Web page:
Considering the quality of and rate at which rap music is being released today, I feel comfortable saying that there is an infinite amount of nonsensical rap lyrics in the world. They just keep on coming. Someone is probably recording one right now and it will probably be streaming over your local Internet in a few weeks. You could fill many leather-bound tomes with Lil Wayne’s nonsense alone. To spare you the time, here’s just one quick example. In 2009, Lil Wayne had a smash hit with the song “A Milli”. One of his lyrics in that song is:
“Even Gwen Stefani say she couldn’t doubt me.”
Let that one sink in. It sounds okay, but it’s nonsensical. Gwen Stefani is the lead singer of a band called No Doubt. Wayne is trying to say that you cannot doubt his talent. The phrase “no doubt” means exactly that - “I do not doubt whatever it is you are proclaiming.” If Gwen Stefani named her band I Doubt Everything Anybody Tells Me And I’m Very Stubborn About It, this lyric would make sense. As it stands, it’s the equivalent of bragging that you hit the Sprite button on a soda vending machine and a Sprite came out.
If you’re not into rap, then listen to Rob Pavaronian dissect the nonsensical bits from “I’ll Be There For You (Theme from FRIENDS)" by The Rembrandts:
The most recent example of this sort of careless songwriting comes from “Empire State of Mind” by Jay-Z and Alicia Keys. The lyric in question comes from the chorus:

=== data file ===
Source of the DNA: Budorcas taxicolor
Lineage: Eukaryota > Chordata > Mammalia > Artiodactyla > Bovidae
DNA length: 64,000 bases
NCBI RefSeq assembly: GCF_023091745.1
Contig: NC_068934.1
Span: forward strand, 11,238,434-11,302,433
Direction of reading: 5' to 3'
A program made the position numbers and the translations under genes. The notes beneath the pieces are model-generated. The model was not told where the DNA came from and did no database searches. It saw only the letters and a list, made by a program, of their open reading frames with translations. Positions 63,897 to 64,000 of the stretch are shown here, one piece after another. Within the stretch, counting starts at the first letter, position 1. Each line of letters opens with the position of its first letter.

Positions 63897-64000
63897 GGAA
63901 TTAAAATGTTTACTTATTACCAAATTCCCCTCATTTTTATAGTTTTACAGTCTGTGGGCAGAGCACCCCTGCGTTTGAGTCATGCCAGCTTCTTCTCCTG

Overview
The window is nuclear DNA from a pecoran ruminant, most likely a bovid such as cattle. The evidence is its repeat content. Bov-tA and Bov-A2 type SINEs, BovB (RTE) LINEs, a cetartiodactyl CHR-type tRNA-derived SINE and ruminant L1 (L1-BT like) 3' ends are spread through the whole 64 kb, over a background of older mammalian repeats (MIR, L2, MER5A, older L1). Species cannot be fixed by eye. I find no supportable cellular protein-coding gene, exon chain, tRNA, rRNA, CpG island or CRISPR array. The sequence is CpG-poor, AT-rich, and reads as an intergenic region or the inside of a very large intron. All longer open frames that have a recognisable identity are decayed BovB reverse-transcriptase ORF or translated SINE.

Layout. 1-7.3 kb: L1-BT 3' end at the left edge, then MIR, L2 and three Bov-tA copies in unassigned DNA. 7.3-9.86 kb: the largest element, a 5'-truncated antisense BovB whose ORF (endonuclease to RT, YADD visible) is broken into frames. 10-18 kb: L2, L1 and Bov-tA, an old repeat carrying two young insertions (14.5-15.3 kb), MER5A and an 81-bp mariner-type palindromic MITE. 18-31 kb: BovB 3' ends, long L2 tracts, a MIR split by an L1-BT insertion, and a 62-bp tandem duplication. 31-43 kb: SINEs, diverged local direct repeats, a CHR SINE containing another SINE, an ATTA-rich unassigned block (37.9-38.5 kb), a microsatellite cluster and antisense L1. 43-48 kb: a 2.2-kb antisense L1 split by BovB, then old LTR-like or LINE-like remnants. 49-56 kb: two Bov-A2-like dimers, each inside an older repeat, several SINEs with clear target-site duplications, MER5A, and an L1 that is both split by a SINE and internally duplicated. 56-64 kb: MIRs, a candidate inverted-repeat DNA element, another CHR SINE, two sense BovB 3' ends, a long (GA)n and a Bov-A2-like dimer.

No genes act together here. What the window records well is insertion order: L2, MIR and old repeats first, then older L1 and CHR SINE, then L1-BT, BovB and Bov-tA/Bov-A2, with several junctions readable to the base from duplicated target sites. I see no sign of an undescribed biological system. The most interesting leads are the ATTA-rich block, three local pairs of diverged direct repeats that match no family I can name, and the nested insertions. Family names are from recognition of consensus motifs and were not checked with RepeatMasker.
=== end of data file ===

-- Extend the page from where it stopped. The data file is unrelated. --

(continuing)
“In New York, the concrete jungle where dreams are made of.”
Read it again. It sounds right, but it’s nonsensical. The worst part about this mistake, and what makes it so egregious, is that it has such an easy fix. The lyrics could be “that dreams are made of” or “where dreams are made up.” Either would suffice. One word.
Let’s count all the culpable parties here. According to Wikipedia, the original song was written by Angela Hunte and Jane’t Sewell-Ulepic, two unknown songwriters who submitted the song to Jay-Z. Normally, fault would fall on the original songwriters; however, Jay-Z had the sense of mind to throw out everything about the song except for the hook. Being that he was only taking less than 30 words from the original and was adopting the track as a love letter and anthem to his home, he should have had the sense of mind to grammatically correct it. The same thing goes for Alicia Keys, who must have sang the song many times before recording it, the producer Al Shux, and either of the other two credited writers of the song (Burt Keyes and Sylvia Robinson).